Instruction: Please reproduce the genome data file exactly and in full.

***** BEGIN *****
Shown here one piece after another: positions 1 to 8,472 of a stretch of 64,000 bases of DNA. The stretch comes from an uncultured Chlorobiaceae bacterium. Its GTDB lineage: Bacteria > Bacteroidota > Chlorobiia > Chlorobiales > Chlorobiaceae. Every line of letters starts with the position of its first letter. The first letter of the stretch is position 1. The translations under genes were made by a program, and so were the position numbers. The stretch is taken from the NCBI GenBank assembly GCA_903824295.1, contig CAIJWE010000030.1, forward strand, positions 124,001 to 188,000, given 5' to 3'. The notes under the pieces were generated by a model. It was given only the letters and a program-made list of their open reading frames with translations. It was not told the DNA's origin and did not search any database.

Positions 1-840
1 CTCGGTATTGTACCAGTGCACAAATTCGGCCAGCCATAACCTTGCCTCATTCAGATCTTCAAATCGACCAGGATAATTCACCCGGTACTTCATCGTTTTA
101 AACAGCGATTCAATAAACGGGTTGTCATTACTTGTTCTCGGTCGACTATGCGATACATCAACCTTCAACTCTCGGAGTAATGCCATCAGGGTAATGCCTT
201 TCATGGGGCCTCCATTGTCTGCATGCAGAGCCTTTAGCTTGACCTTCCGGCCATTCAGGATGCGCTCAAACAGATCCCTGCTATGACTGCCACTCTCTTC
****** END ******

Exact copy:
Shown here one piece after another: positions 1 to 8,472 of a stretch of 64,000 bases of DNA. The stretch comes from an uncultured Chlorobiaceae bacterium. Its GTDB lineage: Bacteria > Bacteroidota > Chlorobiia > Chlorobiales > Chlorobiaceae. Every line of letters starts with the position of its first letter. The first letter of the stretch is position 1. The translations under genes were made by a program, and so were the position numbers. The stretch is taken from the NCBI GenBank assembly GCA_903824295.1, contig CAIJWE010000030.1, forward strand, positions 124,001 to 188,000, given 5' to 3'. The notes under the pieces were generated by a model. It was given only the letters and a program-made list of their open reading frames with translations. It was not told the DNA's origin and did not search any database.

Positions 1-840
1 CTCGGTATTGTACCAGTGCACAAATTCGGCCAGCCATAACCTTGCCTCATTCAGATCTTCAAATCGACCAGGATAATTCACCCGGTACTTCATCGTTTTA
101 AACAGCGATTCAATAAACGGGTTGTCATTACTTGTTCTCGGTCGACTATGCGATACATCAACCTTCAACTCTCGGAGTAATGCCATCAGGGTAATGCCTT
201 TCATGGGGCCTCCATTGTCTGCATGCAGAGCCTTTAGCTTGACCTTCCGGCCATTCAGGATGCGCTCAAACAGATCCCTGCTATGACTGCCACTCTCTTC